The producers gave a flat-out "No" to questions of whether the actors or the fans were ever responsible for suggestions that found their way into the show. However, on rare occasions, audience reaction to certain things might cause them to consider putting in an explanatory scene here or there. One such example was how people kept pondering why Hurley would never lose any weight (Lindelof did humorously expose human prejudice via this example, saying that nobody ever asked why Kate's hair retained such a sheen, or why Sawyer's beard never grew unruly, oh, but the fat guy? What's with him?). So, they put in the scene about his secret stash of ranch dressing and other foodstuffs in the jungle. Which later would even give the character a nice obstacle to overcome. And interestingly enough, even Nikki and Paulo were conceived as a way to please fans who used to complain about "all these other survivors" of the 815 crash who never got to say or do anything! And we all know how that turned out: "Who are these characters? Why are they taking up episode time from the ones I already love?!" Which is why in Expose they wrote the great line for Sawyer to say on behalf of the viewers: "Who the hell is Nikki?"


How did the producers go about deciding upon and setting up the endgame of the final season? They described it as planning your own funeral. What they really wanted to go for was the emotional response and a spiritual quality. Yes, it will be about the mystery, but mostly, it will be about the characters.


Interesting Q & A


When asked what some of their inspirations were that they drew upon for their careers and the writing of this series, Cuse pointed to serial Westerns he grew up watching (like Gunsmoke) for their narrative styles and ongoing stories, and Lindelof pointed to Twin Peaks for its "What the hell just happened?" manner of storytelling and David Lynch's writing and direction. It was the first time he ever realized how a TV show could "leave the space of the box it's on" and spawn hours of discussion with someone, in that case, his dad.


Some of the ongoing questions / problems some fans seem to have with the show were cited as: Why was Claire's psychic so insistent? What makes Aaron so special? What was the deal with Kate's toy plane (one of my own pet peeves)? Why do you torture us with lines like "every question I answer will only lead to another question" from Mother? And, respectively, they took us through these questions. The psychic would later reveal himself to be a fraud [incidentally, one friend once told me that one of the DVD extras contained a deleted scene where Malkin was paid to make sure Claire made it onto 815]. They never really said Aaron was special; the psychic wasn't legit, the Others only wanted to study him b/c of their fertility issues, etc. Kate's plane was nothing more than what it was; no hidden microfilm inside or anything. And Mother's line about questions and answers? Like it or not folks, it's the truth - about the show and about life (which they illustrated with a mini Q& A session of their own. "Where did the universe come from? The Big Bang. What started the Big Bang? Uh...." and so forth).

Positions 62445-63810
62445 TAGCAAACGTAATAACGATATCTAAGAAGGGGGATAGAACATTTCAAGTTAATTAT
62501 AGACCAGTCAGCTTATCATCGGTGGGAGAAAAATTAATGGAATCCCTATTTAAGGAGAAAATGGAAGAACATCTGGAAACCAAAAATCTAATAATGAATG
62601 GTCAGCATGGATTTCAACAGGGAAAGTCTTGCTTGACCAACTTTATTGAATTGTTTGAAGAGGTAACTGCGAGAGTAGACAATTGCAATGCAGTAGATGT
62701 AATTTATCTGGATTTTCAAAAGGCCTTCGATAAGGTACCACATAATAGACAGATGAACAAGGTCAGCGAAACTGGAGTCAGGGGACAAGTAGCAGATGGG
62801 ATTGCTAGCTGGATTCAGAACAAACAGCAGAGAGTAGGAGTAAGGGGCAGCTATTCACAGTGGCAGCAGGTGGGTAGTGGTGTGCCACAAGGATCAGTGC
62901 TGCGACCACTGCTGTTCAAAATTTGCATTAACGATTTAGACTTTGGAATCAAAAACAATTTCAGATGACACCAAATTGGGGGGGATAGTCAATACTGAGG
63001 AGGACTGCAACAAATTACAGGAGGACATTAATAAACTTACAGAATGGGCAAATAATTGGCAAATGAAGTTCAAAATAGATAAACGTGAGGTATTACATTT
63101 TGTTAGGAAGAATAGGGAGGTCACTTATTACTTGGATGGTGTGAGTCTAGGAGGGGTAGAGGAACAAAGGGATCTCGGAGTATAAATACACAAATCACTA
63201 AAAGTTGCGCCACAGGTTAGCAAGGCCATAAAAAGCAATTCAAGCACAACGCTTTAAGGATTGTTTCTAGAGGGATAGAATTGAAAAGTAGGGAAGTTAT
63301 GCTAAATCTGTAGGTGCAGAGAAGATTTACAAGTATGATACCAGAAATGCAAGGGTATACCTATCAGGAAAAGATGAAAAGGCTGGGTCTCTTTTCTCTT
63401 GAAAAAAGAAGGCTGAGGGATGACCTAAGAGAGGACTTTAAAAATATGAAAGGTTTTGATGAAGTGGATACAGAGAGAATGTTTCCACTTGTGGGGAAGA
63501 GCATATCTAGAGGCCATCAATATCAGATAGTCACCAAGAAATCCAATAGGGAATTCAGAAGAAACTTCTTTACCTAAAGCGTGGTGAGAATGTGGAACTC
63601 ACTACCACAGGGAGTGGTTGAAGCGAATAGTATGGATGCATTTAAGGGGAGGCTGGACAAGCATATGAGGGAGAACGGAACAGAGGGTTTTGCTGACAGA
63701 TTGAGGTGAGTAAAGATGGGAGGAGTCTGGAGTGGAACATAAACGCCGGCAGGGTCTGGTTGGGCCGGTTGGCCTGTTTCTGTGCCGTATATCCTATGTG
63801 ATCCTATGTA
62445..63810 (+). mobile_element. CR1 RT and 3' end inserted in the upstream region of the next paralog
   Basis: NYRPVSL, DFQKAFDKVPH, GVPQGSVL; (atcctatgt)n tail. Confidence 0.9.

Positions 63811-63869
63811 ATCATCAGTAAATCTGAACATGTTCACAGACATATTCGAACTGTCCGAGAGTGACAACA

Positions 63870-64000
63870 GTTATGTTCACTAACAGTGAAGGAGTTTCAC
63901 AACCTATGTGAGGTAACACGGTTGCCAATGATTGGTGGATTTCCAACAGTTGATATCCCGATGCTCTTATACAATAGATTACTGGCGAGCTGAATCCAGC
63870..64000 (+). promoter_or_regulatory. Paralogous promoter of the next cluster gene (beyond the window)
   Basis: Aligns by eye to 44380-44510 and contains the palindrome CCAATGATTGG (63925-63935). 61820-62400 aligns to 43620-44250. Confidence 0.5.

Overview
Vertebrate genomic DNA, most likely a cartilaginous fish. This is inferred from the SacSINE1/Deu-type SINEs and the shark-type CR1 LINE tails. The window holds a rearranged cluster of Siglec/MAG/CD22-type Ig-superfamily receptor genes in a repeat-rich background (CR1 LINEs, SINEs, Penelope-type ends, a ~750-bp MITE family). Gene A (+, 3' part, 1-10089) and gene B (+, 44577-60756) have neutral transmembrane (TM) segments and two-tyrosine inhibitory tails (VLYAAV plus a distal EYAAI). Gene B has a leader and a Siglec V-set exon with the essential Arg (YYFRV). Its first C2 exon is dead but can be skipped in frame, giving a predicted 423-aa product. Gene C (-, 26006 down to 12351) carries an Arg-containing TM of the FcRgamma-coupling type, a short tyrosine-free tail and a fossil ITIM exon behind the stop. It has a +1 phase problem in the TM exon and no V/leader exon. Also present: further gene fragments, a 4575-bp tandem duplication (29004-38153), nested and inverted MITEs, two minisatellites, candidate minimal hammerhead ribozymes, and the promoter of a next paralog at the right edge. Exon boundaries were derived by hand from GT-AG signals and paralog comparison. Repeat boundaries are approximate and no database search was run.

Ever wonder why, if the Smoke Monster can't kill the candidates, why Smokey tried to drag Locke down that hole at the end of Season One? One audience member did, and Lindelof's two-part answer involved the following: First, "what are the rules?" Is a rule breakable (just with consequences, of course, like in our lives?). Second, what they wanted to explore in this scene was Locke's faith journey. He had previously looked "into the eye of the Island, and what [he] saw was beautiful." Would he still feel that way if those beliefs were challenged? If the beauty turned on him? Came at him with an apparent malevolence? What would that look like?